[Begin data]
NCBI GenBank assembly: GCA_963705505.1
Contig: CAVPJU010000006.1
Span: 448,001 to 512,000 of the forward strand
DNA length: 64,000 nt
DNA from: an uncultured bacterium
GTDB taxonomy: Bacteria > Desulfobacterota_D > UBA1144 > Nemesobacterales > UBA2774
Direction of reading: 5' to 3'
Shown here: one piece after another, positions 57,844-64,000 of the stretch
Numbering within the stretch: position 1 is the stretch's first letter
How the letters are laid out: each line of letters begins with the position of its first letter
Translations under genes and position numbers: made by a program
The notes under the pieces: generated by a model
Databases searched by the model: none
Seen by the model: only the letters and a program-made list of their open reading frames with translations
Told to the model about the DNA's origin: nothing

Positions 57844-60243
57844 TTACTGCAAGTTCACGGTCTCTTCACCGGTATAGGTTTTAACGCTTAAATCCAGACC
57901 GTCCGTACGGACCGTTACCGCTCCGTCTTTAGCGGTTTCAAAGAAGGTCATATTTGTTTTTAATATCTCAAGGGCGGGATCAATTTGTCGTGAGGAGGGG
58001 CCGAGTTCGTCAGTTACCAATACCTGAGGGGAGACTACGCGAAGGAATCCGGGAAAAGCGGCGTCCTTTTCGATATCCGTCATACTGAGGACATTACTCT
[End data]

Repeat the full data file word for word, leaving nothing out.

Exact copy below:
NCBI GenBank assembly: GCA_963705505.1
Contig: CAVPJU010000006.1
Span: 448,001 to 512,000 of the forward strand
DNA length: 64,000 nt
DNA from: an uncultured bacterium
GTDB taxonomy: Bacteria > Desulfobacterota_D > UBA1144 > Nemesobacterales > UBA2774
Direction of reading: 5' to 3'
Shown here: one piece after another, positions 57,844-64,000 of the stretch
Numbering within the stretch: position 1 is the stretch's first letter
How the letters are laid out: each line of letters begins with the position of its first letter
Translations under genes and position numbers: made by a program
The notes under the pieces: generated by a model
Databases searched by the model: none
Seen by the model: only the letters and a program-made list of their open reading frames with translations
Told to the model about the DNA's origin: nothing

Positions 57844-60243
57844 TTACTGCAAGTTCACGGTCTCTTCACCGGTATAGGTTTTAACGCTTAAATCCAGACC
57901 GTCCGTACGGACCGTTACCGCTCCGTCTTTAGCGGTTTCAAAGAAGGTCATATTTGTTTTTAATATCTCAAGGGCGGGATCAATTTGTCGTGAGGAGGGG
58001 CCGAGTTCGTCAGTTACCAATACCTGAGGGGAGACTACGCGAAGGAATCCGGGAAAAGCGGCGTCCTTTTCGATATCCGTCATACTGAGGACATTACTCT